The release of documents also reveals the deputy governor’s efforts to get a report on sick leave, which he raised during the meeting on 17 July last year. But the minutes show that the governor’s concern about a lack of urgency appear well-founded. Manderson indicated in July 2017 that he had asked the Strategic Reforms Unit to review the support being offered to civil servants who are sick and whether leave was being abused.

But despite asking for the report in September, the COs did not meet with the DG again until October 2017, when the subject is not addressed. The sick leave issue was not mentioned again until 11 months later at the 4 June meeting, when a new template is raised for recording details of staff who are absent due to illness.

Then, at the 18 June meeting, almost a year after the DG first raised the issue, the COs are all given an extended deadline to submit their statistics, which was expected to help answer the question, do we have a problem with sick leave? But it appears that it is not until that question is addressed that the civil service will make plans do anything about a problem that many already believe is self-evident.

Whether or not Choudhury’s efforts to light a fire under the civil service management team had any connection to the complaints against him remains to be seen, as officials here and in London have remained tight-lipped about his removal. While allegations of bullying from both his office and household staff appear to be at the heart of the complaints, no one has confirmed the details.

There have been no updates in recent weeks about Choudhury, his possible return or permanent removal or his replacement. In the original statement announcing his suspension, Foreign and Commonwealth Office officials indicated their expectation that the probe would be concluded before the end of this month.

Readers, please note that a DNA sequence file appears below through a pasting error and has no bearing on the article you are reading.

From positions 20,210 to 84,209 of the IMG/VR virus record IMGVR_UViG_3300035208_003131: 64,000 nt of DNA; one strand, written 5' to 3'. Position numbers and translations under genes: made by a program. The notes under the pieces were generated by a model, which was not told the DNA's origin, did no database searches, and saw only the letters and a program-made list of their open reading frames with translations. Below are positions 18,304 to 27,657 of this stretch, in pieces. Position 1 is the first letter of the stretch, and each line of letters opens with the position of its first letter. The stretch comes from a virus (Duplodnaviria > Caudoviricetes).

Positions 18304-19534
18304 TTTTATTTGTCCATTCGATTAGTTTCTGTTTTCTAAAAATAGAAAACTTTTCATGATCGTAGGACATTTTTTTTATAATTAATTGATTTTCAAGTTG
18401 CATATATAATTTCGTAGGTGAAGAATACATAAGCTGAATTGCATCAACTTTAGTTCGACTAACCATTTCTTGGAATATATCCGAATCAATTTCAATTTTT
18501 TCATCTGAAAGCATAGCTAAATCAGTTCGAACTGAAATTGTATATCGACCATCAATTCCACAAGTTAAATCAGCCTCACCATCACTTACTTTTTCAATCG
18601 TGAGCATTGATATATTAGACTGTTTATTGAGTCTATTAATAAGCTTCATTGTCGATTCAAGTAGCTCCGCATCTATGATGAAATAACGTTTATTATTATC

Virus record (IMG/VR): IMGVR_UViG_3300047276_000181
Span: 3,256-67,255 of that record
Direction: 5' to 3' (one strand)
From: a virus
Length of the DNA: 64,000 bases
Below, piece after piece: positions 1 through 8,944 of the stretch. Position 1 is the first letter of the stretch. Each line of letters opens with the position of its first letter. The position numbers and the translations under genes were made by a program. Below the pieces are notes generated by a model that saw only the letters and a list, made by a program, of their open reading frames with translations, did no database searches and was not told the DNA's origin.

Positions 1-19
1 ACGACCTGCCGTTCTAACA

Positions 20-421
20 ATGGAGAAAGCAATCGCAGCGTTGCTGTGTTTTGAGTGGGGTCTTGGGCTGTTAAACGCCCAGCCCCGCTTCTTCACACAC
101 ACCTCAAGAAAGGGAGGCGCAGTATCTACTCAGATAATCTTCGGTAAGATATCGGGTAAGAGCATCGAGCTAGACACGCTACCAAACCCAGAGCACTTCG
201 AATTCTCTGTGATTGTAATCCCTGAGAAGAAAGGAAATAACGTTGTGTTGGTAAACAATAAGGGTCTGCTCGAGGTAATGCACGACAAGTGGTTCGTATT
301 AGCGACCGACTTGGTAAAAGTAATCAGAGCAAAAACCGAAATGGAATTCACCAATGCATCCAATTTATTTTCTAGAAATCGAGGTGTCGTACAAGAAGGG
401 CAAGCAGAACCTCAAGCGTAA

In the meantime, the DG continues to act in the role of governor, with chief officers rotating to take on the role of acting deputy governor.

See the full set of minutes in the CNS Library

CNS note: Government officials have confirmed that in future the minutes will be posted on the DG’s office website. Officials also said there was only one meeting during the first quarter of this year because the deputy governor and chief officers were focusing on implementing the 5 Year Strategic Plan.

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Category: Government Administration, Politics

Comments (137)

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  1. Accountable for once says:

    Bring him back….fire all the big chiefs as they are all about themselves. They don’t wasn’t to be accountable.

  2. Anonymous says:

    I stand corrected – you people ARE this stupid.
    (Actually, in reality it is sheer vindictiveness behind these calls for action.)

    Good luck facing off against the EU, UK government.
    Because if my lil’ Cayman can run circles around you like this – you don’t stand a snowball’s chance in hell post-Brexit.